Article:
Structures and Functions of Selective Attention.
Technical rept. 1 May 87-1 May 88,
WASHINGTON UNIV ST LOUIS MO DEPT OF NEUROLOGY
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A principle problem of neuropsychology is to relate the neural structures damaged in traumatic brain injury with their functions in the cognitive tasks of daily life. This lecture reviews evidence that elementary operations of cognition as defined by cognitive studies are the level at which the brain localizes its computations. Orienting of visual attention is used as a model task. The component facilitations and inhibitions in visual orienting are related to neural systems through the study of focal neurological lesions. Visual orienting is a part of a more general selective attention system that also involves orienting to language. Our ability to be aware of and to act upon target events depends upon the connections of posterior orienting these pathways in studies of focal changes in cerebral blood flow during performance of language tasks. Although we do not have a general analysis of the mental operations performed by these anterior systems, there is some evidence relating the dorsolateral prefrontal and areas of the medial surface to aspects of focal selection. One way to study the generality of the attentional system developed in this lecture is to examine putative deficits of attention in disorders such as schizophrenia, depression and closed head injury where the organic basis for the deficit is largely unknown. Our preliminary studies of schizophrenia are used to support the utility of the joint functional and structural analysis proposed here.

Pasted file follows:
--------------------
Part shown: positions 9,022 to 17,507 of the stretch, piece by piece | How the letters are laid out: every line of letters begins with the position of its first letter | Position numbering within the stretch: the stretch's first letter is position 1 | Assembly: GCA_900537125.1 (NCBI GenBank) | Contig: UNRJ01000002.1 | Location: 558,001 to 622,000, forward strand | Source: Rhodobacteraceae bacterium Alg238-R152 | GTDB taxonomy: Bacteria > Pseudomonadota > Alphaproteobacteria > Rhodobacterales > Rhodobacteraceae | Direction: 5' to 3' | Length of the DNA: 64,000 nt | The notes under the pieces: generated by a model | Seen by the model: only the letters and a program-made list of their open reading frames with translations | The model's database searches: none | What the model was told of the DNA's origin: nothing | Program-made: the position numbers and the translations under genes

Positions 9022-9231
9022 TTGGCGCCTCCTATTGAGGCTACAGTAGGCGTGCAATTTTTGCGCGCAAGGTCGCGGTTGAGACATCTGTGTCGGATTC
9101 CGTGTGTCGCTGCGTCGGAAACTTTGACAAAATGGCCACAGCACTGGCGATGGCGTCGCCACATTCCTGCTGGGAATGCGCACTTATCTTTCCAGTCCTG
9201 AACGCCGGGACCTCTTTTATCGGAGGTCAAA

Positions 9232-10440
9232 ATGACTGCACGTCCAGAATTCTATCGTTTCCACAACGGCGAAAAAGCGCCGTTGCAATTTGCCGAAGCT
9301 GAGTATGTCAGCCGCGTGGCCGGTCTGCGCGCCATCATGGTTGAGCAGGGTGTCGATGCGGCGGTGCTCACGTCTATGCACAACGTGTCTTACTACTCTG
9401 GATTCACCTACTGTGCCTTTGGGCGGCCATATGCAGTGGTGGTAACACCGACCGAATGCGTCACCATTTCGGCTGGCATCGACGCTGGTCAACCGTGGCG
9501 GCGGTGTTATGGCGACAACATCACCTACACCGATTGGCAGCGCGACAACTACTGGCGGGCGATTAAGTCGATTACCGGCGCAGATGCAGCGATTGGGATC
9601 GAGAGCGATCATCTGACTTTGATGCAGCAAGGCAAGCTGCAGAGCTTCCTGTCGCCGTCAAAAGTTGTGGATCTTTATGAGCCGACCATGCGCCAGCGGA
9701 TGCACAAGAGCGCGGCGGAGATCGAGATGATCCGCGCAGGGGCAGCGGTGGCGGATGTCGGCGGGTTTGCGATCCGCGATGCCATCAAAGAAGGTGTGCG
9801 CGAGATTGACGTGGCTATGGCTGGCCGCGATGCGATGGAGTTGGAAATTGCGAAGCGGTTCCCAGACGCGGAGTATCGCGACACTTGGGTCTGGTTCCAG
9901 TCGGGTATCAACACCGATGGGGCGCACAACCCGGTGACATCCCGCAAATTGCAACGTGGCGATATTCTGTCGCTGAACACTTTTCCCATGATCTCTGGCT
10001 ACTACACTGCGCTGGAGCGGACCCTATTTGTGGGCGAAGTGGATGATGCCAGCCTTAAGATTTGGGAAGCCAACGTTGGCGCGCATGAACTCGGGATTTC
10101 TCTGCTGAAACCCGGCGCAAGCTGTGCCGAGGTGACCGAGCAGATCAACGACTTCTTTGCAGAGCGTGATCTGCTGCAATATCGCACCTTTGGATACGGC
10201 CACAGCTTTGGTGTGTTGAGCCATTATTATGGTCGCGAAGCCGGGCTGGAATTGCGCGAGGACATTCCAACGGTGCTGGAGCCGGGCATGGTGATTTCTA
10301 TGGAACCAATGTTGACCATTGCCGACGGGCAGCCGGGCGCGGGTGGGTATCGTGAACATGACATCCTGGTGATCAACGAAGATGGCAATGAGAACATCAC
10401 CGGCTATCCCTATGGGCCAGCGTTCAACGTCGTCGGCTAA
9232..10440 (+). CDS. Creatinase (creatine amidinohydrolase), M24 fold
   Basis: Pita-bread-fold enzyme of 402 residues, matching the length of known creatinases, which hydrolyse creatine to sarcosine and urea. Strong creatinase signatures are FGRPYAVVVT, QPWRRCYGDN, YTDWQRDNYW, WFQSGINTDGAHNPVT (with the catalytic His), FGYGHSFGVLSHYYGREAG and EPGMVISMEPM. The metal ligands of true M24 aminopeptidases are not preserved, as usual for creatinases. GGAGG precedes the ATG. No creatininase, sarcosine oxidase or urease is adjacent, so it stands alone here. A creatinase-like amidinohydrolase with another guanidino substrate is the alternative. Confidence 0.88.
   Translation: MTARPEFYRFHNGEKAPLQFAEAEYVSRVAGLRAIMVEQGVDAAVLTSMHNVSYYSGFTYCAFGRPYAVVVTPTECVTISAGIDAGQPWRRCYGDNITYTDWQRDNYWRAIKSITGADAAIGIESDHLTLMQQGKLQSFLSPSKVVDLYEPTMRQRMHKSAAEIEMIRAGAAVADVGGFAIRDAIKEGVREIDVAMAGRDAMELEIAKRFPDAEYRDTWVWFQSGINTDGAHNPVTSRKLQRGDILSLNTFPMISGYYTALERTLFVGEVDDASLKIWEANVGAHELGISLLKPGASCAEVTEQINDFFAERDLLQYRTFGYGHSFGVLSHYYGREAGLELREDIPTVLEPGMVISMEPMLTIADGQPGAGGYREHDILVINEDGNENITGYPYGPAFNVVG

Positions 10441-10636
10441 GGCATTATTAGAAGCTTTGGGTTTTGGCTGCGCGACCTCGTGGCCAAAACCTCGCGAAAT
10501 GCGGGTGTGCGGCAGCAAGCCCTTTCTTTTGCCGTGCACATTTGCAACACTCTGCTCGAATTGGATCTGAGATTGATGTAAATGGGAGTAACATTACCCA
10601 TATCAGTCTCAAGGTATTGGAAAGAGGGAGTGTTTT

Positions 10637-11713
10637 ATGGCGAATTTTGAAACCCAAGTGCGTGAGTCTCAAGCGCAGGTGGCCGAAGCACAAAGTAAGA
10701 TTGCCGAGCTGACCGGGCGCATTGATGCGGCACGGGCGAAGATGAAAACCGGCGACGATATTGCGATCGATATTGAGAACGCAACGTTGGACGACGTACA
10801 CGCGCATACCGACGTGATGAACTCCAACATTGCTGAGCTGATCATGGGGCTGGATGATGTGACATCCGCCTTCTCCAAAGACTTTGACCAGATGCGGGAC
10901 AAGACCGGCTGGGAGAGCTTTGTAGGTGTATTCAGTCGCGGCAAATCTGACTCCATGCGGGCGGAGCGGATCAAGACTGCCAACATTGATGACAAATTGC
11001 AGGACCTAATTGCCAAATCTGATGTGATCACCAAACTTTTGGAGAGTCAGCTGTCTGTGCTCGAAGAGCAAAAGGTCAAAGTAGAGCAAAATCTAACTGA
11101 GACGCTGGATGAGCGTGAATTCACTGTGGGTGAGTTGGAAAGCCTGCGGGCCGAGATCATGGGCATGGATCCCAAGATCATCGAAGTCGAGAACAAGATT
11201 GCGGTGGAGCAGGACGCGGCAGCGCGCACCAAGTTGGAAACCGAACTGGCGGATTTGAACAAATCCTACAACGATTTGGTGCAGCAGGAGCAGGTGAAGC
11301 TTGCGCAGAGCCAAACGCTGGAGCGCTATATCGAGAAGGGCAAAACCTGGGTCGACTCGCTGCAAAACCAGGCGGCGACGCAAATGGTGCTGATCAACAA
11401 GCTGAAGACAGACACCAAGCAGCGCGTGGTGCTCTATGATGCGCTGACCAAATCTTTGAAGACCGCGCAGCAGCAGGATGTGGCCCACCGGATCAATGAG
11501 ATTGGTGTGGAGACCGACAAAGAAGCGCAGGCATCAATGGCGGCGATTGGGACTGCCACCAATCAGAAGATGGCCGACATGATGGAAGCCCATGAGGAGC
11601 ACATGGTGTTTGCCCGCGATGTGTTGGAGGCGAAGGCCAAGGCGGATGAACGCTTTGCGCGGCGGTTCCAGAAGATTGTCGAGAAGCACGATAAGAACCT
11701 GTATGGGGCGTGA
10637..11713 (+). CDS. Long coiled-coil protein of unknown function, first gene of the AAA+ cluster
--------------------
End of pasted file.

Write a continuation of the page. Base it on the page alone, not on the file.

- WOUNDS AND INJURIES
- BLOOD CIRCULATION
- MENTAL ABILITY
- BRAIN DAMAGE
- NERVOUS SYSTEM
- Medicine and Medical Research